Most users who currently shop on Facebook do it using applications, Facebook Marketplace, or by using Flash-based applets on Fan pages. But Facebook and Twitter have both demonstrated that the live feed of links, photos, videos, comments and replies is what they’re really interested in.
Sell on Facebook News Feeds
And one company, Alvenda, plans to capitalize on this. I spoke to Alvenda CEO Wade Gerten about his company’s new Facebook application, GiftFeed, that moves the point of sale to the news feed itself.
“We’re extending the shopping experience to use the social graph on and off of Facebook,” Gerten said. “The stores we launch on Fan pages are interesting, but people spend 99 percent of their Facebook time on their own home pages. We’re doing far more retail sales now on the user’s own Facebook home page. Merchants can push special offers out to their fans via the news feed and enable those customers to check out without ever leaving their home pages.”
Practical eCommerce showed screenshots of two of Alvenda’s clients’ Fan pages last week. Below is a screenshot from a 1-800-Flowers “virtual bouquet” I posted on a friend’s wall using GiftFeed. The Flash-based shoplet appeared on her wall and news feed, at which point she could use it to make an actual purchase, filling in her credit card and shipping information on the secure shoplet without leaving her own profile page. Here the Fan page only facilitated the potential transaction—there was no need for her to actually navigate there to see it.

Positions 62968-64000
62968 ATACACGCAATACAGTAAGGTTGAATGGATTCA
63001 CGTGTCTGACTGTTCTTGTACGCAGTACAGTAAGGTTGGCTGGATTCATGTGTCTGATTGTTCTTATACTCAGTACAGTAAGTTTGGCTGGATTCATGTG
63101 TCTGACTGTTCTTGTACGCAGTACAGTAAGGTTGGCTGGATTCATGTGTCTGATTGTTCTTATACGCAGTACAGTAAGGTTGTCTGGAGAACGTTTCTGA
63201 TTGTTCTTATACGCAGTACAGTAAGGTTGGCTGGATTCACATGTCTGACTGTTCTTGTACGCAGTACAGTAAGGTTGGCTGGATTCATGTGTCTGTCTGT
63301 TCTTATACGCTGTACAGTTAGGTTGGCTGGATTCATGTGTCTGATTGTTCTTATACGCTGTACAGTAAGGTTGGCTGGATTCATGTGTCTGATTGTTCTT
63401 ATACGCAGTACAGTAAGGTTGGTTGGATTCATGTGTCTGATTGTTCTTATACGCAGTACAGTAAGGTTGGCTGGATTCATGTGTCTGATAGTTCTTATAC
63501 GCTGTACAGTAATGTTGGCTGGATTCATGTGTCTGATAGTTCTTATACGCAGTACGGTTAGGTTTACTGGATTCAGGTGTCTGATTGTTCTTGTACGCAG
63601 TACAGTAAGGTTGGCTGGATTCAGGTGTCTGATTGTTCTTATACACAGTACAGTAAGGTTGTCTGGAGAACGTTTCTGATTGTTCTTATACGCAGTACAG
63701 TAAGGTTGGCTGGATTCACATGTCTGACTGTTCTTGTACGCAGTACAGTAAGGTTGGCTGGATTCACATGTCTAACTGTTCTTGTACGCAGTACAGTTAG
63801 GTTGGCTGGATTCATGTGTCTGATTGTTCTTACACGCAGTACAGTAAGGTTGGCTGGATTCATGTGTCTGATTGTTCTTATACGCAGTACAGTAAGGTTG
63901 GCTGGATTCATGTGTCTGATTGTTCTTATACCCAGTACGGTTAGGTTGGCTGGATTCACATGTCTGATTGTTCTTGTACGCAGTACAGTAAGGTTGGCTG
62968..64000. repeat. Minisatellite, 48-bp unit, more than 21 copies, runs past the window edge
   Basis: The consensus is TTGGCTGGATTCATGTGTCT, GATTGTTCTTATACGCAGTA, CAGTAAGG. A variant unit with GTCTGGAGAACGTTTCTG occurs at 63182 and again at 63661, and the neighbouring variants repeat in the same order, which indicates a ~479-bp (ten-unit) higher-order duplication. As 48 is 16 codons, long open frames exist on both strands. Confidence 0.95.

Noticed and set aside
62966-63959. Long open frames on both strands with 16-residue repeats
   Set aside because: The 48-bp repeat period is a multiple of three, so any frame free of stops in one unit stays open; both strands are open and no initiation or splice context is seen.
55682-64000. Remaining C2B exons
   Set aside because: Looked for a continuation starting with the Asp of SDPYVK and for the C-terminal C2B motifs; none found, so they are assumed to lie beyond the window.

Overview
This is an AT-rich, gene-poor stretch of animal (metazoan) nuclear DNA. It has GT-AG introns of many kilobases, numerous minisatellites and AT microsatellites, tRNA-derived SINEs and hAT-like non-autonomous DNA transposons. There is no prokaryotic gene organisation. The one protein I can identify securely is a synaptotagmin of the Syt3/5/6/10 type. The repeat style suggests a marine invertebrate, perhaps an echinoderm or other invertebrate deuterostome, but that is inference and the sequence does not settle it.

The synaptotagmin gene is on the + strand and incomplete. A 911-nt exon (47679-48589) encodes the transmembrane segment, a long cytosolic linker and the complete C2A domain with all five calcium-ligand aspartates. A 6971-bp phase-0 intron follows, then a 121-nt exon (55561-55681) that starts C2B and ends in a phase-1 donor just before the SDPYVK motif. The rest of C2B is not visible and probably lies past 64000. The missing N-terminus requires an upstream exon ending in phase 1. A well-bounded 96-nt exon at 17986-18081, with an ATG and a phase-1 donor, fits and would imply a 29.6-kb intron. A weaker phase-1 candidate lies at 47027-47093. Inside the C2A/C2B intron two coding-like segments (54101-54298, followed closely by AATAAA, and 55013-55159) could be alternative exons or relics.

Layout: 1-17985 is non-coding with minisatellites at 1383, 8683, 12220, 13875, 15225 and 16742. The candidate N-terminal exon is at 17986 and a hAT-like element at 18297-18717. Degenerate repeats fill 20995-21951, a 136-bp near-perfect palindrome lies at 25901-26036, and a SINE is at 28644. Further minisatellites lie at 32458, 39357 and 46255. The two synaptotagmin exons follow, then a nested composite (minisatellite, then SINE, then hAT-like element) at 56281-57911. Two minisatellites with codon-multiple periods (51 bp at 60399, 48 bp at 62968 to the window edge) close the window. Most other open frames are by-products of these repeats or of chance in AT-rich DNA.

“Offline, shopping is often a social event,” Gerten said. “For the first time, we’re making online shopping social. If you can make shopping fun, social, and part of the user’s environment, you’ll sell a lot more.”
Flash Is More Secure
Gerten did address some of the problems inherent in using a Flash-based solution, especially for mobile, but stressed the importance of security when processing payments on a social media site.
“The challenge of not running your stores in Flash is that Facebook commerce wouldn’t be secure. Users connect to their Facebook home pages over http not https,” Gerten said. “A traditional ecommerce storefront running on Facebook cannot encrypt your credit card number like a Flash object can.”